The truth about what the scale says

K and I have had our ups and downs with our diet over the past three to four weeks. We celebrated our three-year anniversary with a weekend away to the Cape Winelands – and yes, as the name implies, it’s all about good wine, great food and gorgeous scenery. Of course, those of us who are following either healing or weight-loss diets know that ‘special occasions’ aren’t excuses to veer from our diet plans – but I will be honest with you and say that both K and I treated ourselves to our indulgences!

I for one have been embarrassingly lax with my diet, and daily I struggle with various deep-rooted food demons – but that’s not what this post is about.

The point is that, despite the occasional indulgence over the past near-month, K has been committed to eating paleo at home, at work, and most times when we go out. She’s also been exercising regularly and in just three weeks, has lost 4kg.

Now, she hasn’t been happy with this amount of weight loss, but I think it’s amazing, and here’s why:

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Let’s get one thing out the way first: some people start exercising and then increase the amount they eat – it’s the weird treadmill/McDonalds anomaly that manifests in some people’s brains. So if you are working out and gaining weight, but you’ve increased your food intake or started indulging more, this doesn’t apply to you. However, If you appear slimmer/more toned, as the lady in the picture above does, and you’re clearly getting into better shape, why does the scale stay them same, drop only a little or even increase?

There are two main reasons for this.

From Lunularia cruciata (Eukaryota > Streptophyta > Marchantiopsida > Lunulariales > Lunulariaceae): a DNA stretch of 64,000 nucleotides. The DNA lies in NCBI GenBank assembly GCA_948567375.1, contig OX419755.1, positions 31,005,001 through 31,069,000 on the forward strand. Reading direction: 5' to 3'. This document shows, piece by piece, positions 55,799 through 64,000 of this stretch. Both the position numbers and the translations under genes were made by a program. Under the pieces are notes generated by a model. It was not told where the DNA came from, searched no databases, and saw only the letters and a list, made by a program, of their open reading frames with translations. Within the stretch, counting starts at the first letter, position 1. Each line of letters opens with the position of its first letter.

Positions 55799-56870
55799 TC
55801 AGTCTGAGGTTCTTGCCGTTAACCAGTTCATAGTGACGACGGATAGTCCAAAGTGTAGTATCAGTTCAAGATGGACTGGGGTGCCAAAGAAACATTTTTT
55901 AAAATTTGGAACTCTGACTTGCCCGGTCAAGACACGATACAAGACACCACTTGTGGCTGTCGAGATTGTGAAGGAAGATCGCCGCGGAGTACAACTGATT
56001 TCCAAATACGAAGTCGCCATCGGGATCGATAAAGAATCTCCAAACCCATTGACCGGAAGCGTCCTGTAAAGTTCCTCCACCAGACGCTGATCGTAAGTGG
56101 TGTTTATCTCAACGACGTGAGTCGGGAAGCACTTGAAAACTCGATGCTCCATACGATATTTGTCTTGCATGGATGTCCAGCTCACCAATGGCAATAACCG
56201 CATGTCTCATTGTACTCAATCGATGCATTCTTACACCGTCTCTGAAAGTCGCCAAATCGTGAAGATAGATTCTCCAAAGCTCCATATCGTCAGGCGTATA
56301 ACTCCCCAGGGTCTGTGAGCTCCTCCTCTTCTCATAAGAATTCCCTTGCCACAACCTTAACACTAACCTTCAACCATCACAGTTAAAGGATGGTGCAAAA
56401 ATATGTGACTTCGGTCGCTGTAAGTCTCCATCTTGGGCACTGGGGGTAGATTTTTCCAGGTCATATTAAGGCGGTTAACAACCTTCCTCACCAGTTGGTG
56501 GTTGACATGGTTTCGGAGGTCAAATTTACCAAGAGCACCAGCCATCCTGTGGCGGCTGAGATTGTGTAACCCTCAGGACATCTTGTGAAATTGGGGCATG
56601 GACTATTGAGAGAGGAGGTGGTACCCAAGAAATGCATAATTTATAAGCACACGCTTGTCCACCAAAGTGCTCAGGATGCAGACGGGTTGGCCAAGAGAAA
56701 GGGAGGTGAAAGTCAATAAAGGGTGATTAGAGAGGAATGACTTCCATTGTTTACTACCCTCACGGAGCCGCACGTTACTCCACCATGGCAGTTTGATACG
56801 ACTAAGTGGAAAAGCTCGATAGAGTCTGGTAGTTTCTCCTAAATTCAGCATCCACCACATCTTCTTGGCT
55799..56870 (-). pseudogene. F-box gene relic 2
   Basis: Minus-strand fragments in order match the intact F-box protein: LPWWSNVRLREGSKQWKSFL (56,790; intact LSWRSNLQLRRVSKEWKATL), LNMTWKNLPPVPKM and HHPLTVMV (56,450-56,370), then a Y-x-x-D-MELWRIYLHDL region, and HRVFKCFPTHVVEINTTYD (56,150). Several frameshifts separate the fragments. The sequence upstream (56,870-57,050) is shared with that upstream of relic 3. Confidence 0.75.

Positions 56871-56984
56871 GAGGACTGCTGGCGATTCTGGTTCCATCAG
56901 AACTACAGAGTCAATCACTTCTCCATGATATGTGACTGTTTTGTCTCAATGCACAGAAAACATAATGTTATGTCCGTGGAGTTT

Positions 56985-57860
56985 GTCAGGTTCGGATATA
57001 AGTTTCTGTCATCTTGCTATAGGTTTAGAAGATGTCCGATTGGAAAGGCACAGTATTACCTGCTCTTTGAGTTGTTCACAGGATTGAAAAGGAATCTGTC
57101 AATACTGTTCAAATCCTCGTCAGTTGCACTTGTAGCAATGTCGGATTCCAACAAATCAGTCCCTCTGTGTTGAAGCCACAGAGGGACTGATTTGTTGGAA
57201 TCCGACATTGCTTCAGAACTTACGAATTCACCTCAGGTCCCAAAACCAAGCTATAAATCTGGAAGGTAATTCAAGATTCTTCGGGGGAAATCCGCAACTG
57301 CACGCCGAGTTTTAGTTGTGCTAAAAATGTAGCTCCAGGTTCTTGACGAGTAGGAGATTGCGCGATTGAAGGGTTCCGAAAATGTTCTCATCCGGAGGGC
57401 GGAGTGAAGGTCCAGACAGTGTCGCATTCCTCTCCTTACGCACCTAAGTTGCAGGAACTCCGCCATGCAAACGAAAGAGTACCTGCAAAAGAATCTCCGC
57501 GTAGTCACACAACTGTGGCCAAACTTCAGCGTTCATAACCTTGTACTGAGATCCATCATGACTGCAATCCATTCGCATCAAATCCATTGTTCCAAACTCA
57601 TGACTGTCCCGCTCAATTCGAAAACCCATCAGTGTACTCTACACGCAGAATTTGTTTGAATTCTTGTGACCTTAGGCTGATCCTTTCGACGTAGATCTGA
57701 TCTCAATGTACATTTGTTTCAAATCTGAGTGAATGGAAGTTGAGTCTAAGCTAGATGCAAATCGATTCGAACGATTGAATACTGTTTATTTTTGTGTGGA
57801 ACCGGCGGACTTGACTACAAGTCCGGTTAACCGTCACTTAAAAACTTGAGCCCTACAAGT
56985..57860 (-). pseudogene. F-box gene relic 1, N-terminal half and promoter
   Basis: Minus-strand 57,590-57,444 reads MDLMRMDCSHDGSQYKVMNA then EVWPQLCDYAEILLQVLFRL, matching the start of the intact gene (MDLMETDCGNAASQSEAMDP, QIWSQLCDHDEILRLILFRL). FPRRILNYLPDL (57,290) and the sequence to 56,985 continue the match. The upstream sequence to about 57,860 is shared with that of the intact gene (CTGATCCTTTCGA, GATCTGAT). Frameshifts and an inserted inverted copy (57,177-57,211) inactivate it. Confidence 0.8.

One, it could be water weight. You’re sweating more, so you’re drinking more water. Water weighs a lot – just ask the Biggest Loser contests, who down gallons of the stuff if they want to lose a weigh-in.

The other reason is that muscle is denser than fat, so gaining weight could mean that you’re losing fat and building muscle. The scale going up (or staying put) could indicate that your hours at the gym are paying off, if you’re not ‘phoning it in’ of course.

fat-vs-muscle

The point is, you need to consider the entire picture. If you look better, feel better and are fitting into your clothes better, your diet and exercise routine is working, regardless of what the scale says. However, if you’re bingeing and looking flabby, even though you’re working out every now and then… well, sorry, but you’re doing it wrong.

Also remember that the slower you lose weight, the better: losing weight slowly is the key to keeping it off. Quick losses usually equal quick – and bigger – gains.

This article will ring so true for many people, and it’s something I aspire to. I’m ‘skinny fat’ – relatively slim (though I never think so) but out of shape. I feel motivated by this article to take myself in hand and treat my body the way it deserves to be treated. Thanks for the inspiration, Lonni!

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